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|The Power and the Prize|
|Directed by||Henry Koster|
|Produced by||Nicholas Nayfack|
|Written by||Robert Ardrey; based on Howard Swiggett's novel of the same name|
|Music by||Bronislau Kaper|
|Cinematography||George J. Folsey|
|Edited by||George Boemler|
The Power and the Prize is a 1956 drama film directed by Henry Koster, written by Robert Ardrey, starring Robert Taylor and Burl Ives. It was nominated for an Academy Award in 1957 for costume design.
Although he is scheduled to wed his boss George Salt's niece that weekend, Amalgamated World Metals vice chairman Cliff Barton is sent to London to conduct a business deal that will enrich the firm. Salt considers him a protege and intends to turn over control of the company to Barton someday, insisting to him that business always comes first.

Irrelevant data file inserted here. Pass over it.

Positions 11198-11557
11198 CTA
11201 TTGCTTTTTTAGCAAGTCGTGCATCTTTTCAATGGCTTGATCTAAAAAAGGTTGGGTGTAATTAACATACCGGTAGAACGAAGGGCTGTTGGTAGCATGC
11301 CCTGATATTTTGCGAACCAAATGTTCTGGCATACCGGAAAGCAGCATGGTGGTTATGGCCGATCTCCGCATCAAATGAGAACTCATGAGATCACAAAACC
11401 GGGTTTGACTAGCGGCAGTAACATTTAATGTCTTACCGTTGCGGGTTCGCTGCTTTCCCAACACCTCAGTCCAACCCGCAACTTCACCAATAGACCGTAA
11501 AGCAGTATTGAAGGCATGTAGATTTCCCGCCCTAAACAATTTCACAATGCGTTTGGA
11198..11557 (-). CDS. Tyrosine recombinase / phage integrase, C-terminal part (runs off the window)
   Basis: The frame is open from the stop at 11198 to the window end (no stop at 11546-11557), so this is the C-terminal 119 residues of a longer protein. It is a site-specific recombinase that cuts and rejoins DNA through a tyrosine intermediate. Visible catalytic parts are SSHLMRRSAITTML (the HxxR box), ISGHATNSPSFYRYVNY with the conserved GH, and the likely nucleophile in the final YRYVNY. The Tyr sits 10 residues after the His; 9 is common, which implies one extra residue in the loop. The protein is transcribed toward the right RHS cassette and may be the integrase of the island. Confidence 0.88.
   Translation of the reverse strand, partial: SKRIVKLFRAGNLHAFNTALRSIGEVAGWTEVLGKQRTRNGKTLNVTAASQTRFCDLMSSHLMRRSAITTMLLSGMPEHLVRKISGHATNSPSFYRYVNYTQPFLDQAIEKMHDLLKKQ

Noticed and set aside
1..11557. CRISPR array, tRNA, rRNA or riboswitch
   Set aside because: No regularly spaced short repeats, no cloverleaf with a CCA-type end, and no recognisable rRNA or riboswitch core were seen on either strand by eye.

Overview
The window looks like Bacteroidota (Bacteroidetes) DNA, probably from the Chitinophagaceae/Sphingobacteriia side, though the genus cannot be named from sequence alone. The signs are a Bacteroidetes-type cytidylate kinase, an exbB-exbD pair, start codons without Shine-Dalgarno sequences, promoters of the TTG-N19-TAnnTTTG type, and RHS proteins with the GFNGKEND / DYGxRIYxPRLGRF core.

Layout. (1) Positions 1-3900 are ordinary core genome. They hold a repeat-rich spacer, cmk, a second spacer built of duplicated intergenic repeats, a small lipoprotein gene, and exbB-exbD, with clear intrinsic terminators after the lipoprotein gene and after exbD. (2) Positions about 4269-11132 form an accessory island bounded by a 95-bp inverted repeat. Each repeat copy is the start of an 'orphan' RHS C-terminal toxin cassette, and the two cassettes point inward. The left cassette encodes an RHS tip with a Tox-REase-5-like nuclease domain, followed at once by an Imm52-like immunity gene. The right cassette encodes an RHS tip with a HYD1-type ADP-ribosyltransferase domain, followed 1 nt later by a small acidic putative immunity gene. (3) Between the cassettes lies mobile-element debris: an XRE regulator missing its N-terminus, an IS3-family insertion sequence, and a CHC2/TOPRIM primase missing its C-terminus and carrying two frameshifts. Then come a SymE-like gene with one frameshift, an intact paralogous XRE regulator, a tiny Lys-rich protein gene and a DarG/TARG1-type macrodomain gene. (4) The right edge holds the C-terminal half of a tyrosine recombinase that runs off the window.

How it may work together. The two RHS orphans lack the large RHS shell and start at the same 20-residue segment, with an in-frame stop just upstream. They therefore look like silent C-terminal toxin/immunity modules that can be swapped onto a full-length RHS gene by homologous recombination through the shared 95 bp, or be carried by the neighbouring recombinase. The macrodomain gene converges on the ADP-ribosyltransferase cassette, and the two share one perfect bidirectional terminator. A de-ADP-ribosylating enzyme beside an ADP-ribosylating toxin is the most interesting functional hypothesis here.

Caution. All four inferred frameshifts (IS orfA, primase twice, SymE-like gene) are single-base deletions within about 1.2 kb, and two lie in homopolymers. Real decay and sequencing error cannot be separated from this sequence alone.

Cliff must hide the fact from Mr. Carew, who runs the British company, that Salt intends to unscrupulously assume control of the company rather than simply merge with it. While following through on Mrs. Salt's request to drop by her pet London-based charity, Cliff learns that it is actually a front for prostitutes run by a German refugee named Miriam Linka.
Although his loyalties are with the company, Cliff wants no part of betraying Carew's trust. He also, against all odds, falls in love with Miriam and persuades her to return to America with him to be married. Salt angrily tries to spin the guilt so that it appears Cliff was the one defrauding the British, while false accusations fly that Miriam is not only a prostitute but a Communist as well. Cliff must fight for his reputation and the woman he loves.
According to MGM records the film earned only $570,000 in the US and Canada and $500,000 elsewhere resulting in a loss of $883,000.
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